Kenya's central bank on the spot as lenders face dollar shortage
Friday March 03 2023
Kenyan commercial banks are running out of dollars on some days following a shortage of the US currency, making it difficult for manufacturers and general goods importers to meet their obligations.
The Central Bank of Kenya (CBK) has directed commercial banks to ration dollars following a shortage of the currency and the race to protect reserves.
A number of currency traders and importers say banks have imposed a daily cap on dollar purchases of as little as $5,000 as firms struggle to obtain adequate forex to meet their supply needs.
This has forced industrialists to start seeking dollars daily and from several lenders for their monthly hard currency needs as the shortage puts a strain on supplier relations and the ability to negotiate favourable prices in spot markets.
‘Scavenging for dollars’
Having banks, including the top tier lenders, run out of the greenback suggests an escalation of the currency woes that started mid-last year with lenders rationing scarce dollars.
“We are now scavenging for dollars. Only half of every six banks we call daily for dollars will have something for us. Three of the banks will ask us to check later,” said a top executive of a manufacturing firm who sought anonymity for fear of reprisals from the CBK.
“What is available at banks is between $5,000 and $10,000. One will be fortunate to get $20,000 and extremely lucky to get $50,000 from a single bank. This is crazy for a business that requires $1 million monthly for supplies and we are getting each dollar at Ksh137,” he added.
Importers say they cannot access the dollar at the official buy rate of Ksh127.39, forcing them to buy at a rate of Ksh137 or higher.
Parallel shadowy market
Top firms have started trading in dollars among themselves, with hotels and aviation firms attracting interest from those in need of hard currency.
This is creating a parallel shadowy market, which is in breach of the law and has the potential to trigger a range of economic problems including discouraging foreign direct investment, encouraging rent-seeking and reducing the interbank FX market.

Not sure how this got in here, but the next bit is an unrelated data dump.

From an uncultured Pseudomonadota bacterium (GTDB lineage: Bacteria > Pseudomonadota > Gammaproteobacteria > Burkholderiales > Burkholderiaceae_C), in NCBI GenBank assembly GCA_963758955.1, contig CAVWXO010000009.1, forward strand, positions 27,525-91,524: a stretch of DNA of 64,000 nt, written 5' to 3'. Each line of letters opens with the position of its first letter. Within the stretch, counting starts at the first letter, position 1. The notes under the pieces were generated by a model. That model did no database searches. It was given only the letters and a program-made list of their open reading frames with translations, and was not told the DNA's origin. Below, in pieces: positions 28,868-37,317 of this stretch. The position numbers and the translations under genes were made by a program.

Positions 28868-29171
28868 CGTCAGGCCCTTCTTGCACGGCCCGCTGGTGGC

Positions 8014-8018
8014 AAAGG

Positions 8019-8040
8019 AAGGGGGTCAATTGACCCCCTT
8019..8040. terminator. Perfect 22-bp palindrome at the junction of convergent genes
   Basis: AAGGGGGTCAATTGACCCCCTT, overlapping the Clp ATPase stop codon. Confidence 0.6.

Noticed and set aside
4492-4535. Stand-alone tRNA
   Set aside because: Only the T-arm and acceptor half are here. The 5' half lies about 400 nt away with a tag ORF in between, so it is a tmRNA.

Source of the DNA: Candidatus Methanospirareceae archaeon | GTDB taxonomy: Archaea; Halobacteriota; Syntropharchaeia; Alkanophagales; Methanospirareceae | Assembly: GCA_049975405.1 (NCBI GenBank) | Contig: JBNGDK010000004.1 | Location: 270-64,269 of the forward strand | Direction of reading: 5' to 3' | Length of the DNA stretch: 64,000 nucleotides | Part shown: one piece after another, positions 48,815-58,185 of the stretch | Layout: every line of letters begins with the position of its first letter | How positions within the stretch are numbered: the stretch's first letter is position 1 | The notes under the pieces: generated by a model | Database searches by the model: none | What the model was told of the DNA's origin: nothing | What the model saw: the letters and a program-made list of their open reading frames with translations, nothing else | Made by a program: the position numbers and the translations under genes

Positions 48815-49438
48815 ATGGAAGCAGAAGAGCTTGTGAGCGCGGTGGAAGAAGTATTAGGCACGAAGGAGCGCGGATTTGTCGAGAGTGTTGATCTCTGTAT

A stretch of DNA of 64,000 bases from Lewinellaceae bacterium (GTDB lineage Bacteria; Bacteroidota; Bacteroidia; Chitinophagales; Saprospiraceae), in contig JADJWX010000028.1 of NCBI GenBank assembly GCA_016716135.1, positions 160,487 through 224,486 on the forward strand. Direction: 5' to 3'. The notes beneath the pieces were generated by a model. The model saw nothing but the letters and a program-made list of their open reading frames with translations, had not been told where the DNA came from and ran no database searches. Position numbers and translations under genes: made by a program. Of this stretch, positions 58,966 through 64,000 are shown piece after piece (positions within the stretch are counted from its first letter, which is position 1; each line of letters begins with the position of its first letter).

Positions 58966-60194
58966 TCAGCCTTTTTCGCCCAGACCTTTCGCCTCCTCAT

Multiple bankers admitted the caps on dollar purchases but declined to go on record fearing retaliation from the CBK.
Industrialists say the lack of access to adequate hard currency is negatively affecting their ability to settle obligations to overseas suppliers in a timely manner.
The industrialists’ lobby said the dollar crunch has strained relations with suppliers at a time competition for raw materials has intensified globally due to rising demand amid lingering supply chain constraints.
The shortage is the product of rising dollar demand being driven by increased shipments of raw materials and equipment in the wake of the recovering economy.
There was no immediate comment from the CBK on the shortage of dollars.
But the regulator has repeatedly maintained that Kenya has sufficient foreign currency to meet demand, brushing off manufacturers who continue to warn about the shortage of dollars.
Importers reckon that the scarcity of dollars is worsening despite earlier comments from the banking lobby that it was temporary due to strong demand from companies remitting dividends and manufacturers importing components.
“Banks would previously dispense $10,000 in a single visit and this ration has come down to $5,000,” said an executive at a top international logistics firm.
“When you have an appetite of $250,000 but can only get $5,000 at a time, how many trips is one going to make to meet the order? It stops making sense at some point.”
The executives say some Kenyan firms have started sourcing dollars from neighbouring countries, especially Tanzania.
Analysts have blamed the CBK for the dollar crisis, saying the regulator introduced tough rules on the foreign exchange interbank market, crippling market operations.
Through the interbank forex market, banks are able to trade hard currency among each other and at rates which determine the official or spot rate.